4. Conducts regular assessments of the board’s performance, perhaps as a self-evaluation, perhaps with input from others: Many boards do a fast survey of themselves to see how satisfied they are with their performance. Survey questions might include:

  • How satisfied are you with how well the board understands the  organization’s financial situation?
  • How satisfied are with how well board members follow through on tasks for which they volunteer?
  • What improvements would you like to see in how the board and the executive director work together?
  • How do you assess the work of our board chair?

In some situations a board will want to look more closely at some aspect of its work. It might conduct an anonymous survey of staff members to see how they perceive board members and what the board does. It might want to hold some small group meetings with the executive and talk about how he sees the board’s work as a whole, or how she sees the value of various individual board members.

Don’t spend too much time deciding how to do the assessment. However you do it, it will spark a board discussion that reflects on what the board is supposed to do and how well it is doing at its job.

5. Organizes board education: With a likely parallel in nonprofits, a national study of for-profit boards by McKinsey showed board members felt well-informed about their companies(such as an airline), but strongly wanted more information about the industry Board members need and want to know about their “industries” (day care for people with Alzheimer’s, ethnic theaters) as well as about the programs, finances, and community positions of their own organizations. In addition to BRIEF staff presentations, have board members make presentations on their areas of expertise. Board Cafe and Blue Avocado columns are useful for Governance Committees because they can be easily copied and handed out (such as previous columns on Ten Ways toInvigorate Board Meetings,” “A Board Member’s Guide to Nonprofit Insurance,” or “How to Take a Public Policy Stand.”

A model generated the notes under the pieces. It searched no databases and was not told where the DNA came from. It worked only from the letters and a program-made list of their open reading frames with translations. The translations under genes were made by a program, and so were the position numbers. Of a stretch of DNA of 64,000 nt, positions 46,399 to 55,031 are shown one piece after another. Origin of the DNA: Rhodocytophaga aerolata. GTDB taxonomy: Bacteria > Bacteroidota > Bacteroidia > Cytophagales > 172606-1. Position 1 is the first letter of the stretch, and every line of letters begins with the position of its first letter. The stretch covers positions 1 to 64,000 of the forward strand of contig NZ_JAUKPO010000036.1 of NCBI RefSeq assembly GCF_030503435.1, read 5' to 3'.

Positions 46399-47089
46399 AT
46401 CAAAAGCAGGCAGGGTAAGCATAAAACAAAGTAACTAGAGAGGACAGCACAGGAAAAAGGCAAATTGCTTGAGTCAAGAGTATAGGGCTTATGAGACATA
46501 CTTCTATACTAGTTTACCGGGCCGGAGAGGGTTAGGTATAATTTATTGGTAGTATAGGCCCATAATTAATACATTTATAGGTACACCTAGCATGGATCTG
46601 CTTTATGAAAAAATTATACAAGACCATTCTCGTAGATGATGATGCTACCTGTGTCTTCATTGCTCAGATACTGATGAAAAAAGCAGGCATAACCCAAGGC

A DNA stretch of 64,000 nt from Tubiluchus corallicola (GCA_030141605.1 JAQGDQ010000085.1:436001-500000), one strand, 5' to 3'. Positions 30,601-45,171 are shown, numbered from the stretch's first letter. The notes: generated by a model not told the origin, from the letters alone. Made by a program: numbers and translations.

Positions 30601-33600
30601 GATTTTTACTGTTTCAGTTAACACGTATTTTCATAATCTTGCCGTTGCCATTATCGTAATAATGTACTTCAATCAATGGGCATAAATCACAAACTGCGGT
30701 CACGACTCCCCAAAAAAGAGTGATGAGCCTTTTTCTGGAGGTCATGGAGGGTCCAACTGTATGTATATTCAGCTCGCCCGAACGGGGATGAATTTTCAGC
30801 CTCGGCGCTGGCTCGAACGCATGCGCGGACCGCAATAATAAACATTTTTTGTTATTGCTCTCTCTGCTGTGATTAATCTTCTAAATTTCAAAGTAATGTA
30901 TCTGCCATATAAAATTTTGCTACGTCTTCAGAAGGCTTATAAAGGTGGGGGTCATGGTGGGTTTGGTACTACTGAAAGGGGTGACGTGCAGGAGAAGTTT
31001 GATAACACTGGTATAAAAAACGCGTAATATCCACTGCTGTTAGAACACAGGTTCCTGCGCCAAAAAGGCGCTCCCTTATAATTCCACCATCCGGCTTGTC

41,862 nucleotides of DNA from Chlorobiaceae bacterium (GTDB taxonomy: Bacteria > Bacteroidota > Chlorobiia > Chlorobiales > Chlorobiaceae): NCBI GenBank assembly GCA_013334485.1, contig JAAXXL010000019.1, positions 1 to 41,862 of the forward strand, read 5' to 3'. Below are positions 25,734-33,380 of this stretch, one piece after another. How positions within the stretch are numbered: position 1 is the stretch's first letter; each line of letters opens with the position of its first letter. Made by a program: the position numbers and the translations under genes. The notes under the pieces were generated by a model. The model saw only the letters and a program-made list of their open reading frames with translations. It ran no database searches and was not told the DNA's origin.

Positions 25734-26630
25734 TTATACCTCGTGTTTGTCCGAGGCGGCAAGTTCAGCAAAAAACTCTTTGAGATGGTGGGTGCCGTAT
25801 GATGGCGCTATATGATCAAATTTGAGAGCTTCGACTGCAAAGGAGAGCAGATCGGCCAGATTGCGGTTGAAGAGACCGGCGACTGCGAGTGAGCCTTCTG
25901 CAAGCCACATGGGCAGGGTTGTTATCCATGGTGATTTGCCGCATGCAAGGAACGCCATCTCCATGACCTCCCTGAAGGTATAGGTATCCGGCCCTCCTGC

6. Proposes and implements board policies, such as a board conflict of interest policy. Rather than clutter the bylaws with policies, it’s better to have a set of board-related policies. Some to consider, along with links to adaptable model documents from CompassPoint Nonprofit Services:

  • Conflict of interest
  • Requirements for board members
  • Whistleblower protection
  • Policy on taking public policy stands
  • Code of Ethics
  • Gift acceptance policy

One possible pitfall with Governance Committees is that they can get carried away and start taking over from the Executive Committee (if there is one) or the whole board. They can forget that they are there to support the full board, the executive and the board leaders, rather than supplant them or overpower them in areas such as whether or not to have a board retreat, whether board members should be required to “give or get,” who should be on which board committee, and so forth.

If these key tasks are already getting done on your board without a Board Affairs Committee, there’s no need to create one. But such a committee is often a straightforward way to help define the work of the board, the work of board members individually, and to strengthen that work.

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Blue Avocado is an online magazine fueled by a monthly newsletter designed to provide practical, tactical tips and tools to nonprofit leaders. A small but mighty team of committed social sector leaders produces the publication, enlisting content from a wide range of practitioners, funders, and experts.